A: The Fed has acknowledged the need for a more pragmatic approach to thinking about interest rates. Typically, as interest rates rise, fixed-income values fall. While a September hike is fully anticipated, Fed Chair Jerome Powell’s recent speech at Jackson Hole suggested future hikes are far from assured.
Powell eschewed overreliance on economic models, distancing himself from those advocating additional hikes based on estimates of the neutral rate. In a telling reference to former Fed Chair Alan Greenspan’s restraint in the mid-1990s, Powell said that a “wait-and-see” approach may be more appropriate, as long as inflation expectations remain well anchored. Powell concluded his speech by noting, “We have seen no clear sign of an [inflation] acceleration above 2 percent.”
An attentive listener can easily put the pieces together: anchored inflation expectations, a “wait-and-see” approach and no sign of inflation acceleration suggest only limited rate rises from here.
Q: How did the current market situation come to be?
A: The deep malaise that gripped the global economy in the aftermath of the Global Financial Crisis (2010-2016) started to lift in 2017. The global recovery was broadening and becoming less fragile. Seemingly every one of those years started with Fed optimism about growth, inflation recovering to target, and potential rate hikes. None came to fruition, but by 2017, U.S. growth could move above trend, inflation would move slowly to the Fed’s target, and the Fed could finally accomplish the very gradual normalization of its interest rate program.
In such an environment, risk assets would be extremely preferential versus U.S. Treasury and sovereign bonds, not only in the U.S., but globally. The sector that struggled most severely post-crisis and whose assets were cheapest, EM, would be the prime beneficiary.
Q: Did these market conditions play out as expected?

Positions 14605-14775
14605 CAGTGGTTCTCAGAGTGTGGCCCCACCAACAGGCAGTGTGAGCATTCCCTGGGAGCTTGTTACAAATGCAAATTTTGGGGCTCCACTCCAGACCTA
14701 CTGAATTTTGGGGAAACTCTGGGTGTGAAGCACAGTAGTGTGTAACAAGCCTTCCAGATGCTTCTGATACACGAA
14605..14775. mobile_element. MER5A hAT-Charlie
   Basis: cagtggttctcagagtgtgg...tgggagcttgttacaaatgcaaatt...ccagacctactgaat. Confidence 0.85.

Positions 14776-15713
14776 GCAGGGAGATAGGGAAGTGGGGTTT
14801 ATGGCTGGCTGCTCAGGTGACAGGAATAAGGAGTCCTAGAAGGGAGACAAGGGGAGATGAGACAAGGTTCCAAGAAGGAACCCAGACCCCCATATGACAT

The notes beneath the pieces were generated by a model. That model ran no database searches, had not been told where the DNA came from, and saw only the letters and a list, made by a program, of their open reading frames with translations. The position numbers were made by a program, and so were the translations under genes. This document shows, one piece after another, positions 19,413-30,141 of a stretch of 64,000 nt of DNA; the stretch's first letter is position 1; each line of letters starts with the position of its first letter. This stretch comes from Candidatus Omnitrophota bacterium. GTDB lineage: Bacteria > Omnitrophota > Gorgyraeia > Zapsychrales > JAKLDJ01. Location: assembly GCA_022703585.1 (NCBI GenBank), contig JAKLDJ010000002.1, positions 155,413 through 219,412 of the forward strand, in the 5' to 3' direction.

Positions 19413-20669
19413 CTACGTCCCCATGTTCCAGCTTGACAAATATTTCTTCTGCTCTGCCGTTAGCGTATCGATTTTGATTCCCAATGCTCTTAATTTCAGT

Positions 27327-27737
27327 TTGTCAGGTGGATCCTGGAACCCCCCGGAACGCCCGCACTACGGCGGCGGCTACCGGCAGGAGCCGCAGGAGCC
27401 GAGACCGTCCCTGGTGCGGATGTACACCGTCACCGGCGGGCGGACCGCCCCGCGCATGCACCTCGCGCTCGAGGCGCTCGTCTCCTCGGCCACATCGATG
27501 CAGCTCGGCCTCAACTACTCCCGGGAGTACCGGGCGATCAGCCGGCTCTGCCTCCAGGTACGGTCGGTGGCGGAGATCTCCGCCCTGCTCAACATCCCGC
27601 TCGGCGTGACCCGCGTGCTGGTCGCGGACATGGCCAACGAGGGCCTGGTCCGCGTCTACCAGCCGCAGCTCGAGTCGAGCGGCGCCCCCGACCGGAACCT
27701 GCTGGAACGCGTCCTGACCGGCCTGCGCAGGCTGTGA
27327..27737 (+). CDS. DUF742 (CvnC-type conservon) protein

A: Yes. In 2017, it went according to script. But as noted, in 2018 global divergence has been extraordinary, with mirrored results in the financial markets.
Q: As a proponent of “steady global growth,” what concerns you about today’s markets?
A: The spectacular divergence of U.S. asset prices, and many outside the U.S., leaves the ironic challenge of those of us who have held that narrative tormented from opposite perspectives at the same time. Will the developed markets overheat, suggesting we are too pessimistic on growth? Or will the EM markets face collapse, suggesting we were too optimistic on global growth?
We have always characterized this global recovery as a two steps forward, one step back process. The current EM setback presents yet another illustration of the one step back. But we remain optimistic: we very much like our chances of the two steps forward.
Ken Leech is the Chief Investment Officer at Western Asset Management, a subsidiary of Legg Mason. His opinions are not meant to be viewed as investment advice or a solicitation for investment.
1In the U.S., the answer lies in the role of the Federal Reserve, or simply, the Fed. The Fed is the gatekeeper of the U.S. economy.
2The North American Free Trade Agreement, which eliminated most tariffs on trade between Mexico, Canada and the United States, went into effect on Jan. 1, 1994.
3The European Union is a group of 28 countries that operates as a cohesive economic and political block.